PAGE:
The kind of people that you might be interviewed by for panel interviews could include:

  • The hiring manager.
  • Members of the team that you're applying to join, and / or the person that is leaving the role.
  • A Human Resources representative.
  • A colleague from another department that works closely with the department that you're applying to join.
  • The client that you would be working with, if you secured the role.

Do ...

  • Try and find out more about the people on the panel in advance, to help you understand their backgrounds and how they might work with the person in role you’re applying for. This could be from their job titles in your interview confirmation email, looking at their profiles on LinkedIn, or asking the consultant if organised through a recruitment agency.
  • Greet each person with the same warmth, friendliness and professionalism.
  • Try and memorise their names when meeting, use their name when replying to the individual during the interview, but not more than once per person.
  • As you reply to questions the panel members may write notes on your answers – don’t let this faze you as it’s a way for them to recall information about the different candidates.

Don't ...

  • Forget that when you’re asked a question by an individual from the panel, to maintain eye contact with them as they deliver the question, but as you start to answer subtly turn to and look at each member of the panel when communicating your answer back to the panel.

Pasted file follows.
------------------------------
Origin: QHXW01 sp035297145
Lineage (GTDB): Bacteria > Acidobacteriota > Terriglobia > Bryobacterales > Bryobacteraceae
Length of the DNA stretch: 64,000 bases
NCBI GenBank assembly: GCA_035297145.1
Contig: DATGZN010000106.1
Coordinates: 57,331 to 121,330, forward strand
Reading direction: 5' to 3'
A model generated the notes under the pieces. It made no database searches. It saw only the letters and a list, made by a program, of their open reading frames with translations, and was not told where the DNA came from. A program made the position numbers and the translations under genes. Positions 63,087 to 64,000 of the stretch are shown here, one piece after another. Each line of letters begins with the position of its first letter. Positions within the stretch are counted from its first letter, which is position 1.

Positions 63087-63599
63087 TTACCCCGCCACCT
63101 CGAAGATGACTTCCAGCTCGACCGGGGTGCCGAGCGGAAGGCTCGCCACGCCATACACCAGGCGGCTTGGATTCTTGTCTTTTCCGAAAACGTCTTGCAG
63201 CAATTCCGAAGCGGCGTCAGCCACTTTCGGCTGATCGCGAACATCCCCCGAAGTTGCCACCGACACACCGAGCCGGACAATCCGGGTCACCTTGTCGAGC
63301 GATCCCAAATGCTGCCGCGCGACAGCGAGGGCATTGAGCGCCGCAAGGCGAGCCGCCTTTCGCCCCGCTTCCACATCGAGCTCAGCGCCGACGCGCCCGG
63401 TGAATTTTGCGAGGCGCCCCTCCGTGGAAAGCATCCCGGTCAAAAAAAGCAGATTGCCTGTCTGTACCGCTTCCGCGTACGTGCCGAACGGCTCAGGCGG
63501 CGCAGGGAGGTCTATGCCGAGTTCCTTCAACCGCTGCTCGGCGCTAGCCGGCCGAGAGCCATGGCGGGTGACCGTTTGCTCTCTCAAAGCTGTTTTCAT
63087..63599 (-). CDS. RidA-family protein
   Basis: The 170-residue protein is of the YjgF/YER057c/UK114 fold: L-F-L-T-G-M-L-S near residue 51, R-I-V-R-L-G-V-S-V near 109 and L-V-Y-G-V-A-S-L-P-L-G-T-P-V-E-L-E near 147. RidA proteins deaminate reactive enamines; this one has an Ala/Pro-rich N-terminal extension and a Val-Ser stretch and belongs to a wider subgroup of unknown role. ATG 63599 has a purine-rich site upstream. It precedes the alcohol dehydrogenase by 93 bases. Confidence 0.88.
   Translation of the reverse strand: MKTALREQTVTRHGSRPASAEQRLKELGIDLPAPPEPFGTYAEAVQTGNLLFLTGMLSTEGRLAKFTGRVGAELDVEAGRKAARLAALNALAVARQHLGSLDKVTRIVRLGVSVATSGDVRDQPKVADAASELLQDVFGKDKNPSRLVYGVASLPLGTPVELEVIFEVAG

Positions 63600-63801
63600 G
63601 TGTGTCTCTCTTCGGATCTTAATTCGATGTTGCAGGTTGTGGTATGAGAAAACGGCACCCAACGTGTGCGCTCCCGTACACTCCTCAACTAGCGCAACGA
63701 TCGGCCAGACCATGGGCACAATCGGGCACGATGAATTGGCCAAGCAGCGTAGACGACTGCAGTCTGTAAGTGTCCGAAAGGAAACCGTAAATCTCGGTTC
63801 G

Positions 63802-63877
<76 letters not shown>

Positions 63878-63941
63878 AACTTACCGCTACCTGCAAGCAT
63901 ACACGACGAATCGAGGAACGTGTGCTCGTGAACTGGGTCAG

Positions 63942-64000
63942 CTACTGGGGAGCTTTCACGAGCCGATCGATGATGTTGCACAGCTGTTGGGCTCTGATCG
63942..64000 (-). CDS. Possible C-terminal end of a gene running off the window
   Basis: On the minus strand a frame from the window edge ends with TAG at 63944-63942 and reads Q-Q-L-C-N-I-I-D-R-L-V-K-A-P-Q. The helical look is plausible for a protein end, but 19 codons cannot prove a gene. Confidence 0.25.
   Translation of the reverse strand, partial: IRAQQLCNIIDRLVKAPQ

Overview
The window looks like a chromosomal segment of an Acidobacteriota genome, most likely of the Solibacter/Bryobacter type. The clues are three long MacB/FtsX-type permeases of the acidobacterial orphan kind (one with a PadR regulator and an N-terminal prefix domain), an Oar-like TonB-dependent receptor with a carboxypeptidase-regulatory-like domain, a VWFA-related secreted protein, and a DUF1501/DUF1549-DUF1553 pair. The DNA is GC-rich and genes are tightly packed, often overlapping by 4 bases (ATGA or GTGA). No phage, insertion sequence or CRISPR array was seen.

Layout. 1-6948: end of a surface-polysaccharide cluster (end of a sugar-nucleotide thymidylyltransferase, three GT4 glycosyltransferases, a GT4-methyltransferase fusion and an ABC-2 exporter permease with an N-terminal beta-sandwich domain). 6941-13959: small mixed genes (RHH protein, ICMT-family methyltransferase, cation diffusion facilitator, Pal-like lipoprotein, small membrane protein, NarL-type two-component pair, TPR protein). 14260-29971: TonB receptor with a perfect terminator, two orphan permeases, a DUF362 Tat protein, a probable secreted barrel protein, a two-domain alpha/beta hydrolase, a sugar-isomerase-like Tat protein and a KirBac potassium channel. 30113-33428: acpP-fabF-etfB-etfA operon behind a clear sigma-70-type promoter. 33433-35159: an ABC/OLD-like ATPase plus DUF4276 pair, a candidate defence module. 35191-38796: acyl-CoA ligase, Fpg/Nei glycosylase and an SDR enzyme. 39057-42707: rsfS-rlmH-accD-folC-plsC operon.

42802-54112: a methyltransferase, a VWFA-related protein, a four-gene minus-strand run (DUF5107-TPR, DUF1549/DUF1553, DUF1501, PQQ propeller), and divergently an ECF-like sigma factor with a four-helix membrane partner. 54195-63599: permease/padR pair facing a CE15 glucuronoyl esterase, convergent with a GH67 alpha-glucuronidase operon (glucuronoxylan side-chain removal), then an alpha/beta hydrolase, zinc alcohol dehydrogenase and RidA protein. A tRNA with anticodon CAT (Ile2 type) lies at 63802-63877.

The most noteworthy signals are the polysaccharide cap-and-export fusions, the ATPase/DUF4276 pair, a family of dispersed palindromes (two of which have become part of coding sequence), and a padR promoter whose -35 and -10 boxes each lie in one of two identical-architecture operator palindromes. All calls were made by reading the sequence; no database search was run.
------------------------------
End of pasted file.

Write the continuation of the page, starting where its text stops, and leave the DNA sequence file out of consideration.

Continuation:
• Feel intimidated by a panel interview. It might feel alien to be interviewed by a group of people, but remember that they will want to bring out the best in you and it’s your chance to shine.

Telephone interviews

Telephone interviews are traditionally (but not exclusively) used for first-stage interviews. Time is often very precious to hiring managers and telephone interviews give the employer the ability to establish the best candidates to meet in person, which is obviously the opportunity for them to then share more about the role in greater detail, further explore your skills, to get insight into each other’s personality and for you to learn about the expectations of the role.

Do ...

  • Research the company and competitors, as you would with a face-to-face interview.
  • Be sure to find out if you’re calling the employer or if they’re calling you.
  • Find somewhere quiet to talk to the interviewer, somewhere without distractions or interruptions.
  • Try and use a landline where possible, a poor mobile phone signal may hinder the conversation.
  • If using a mobile phone or hands-free landline handset, make sure the phone is fully charged.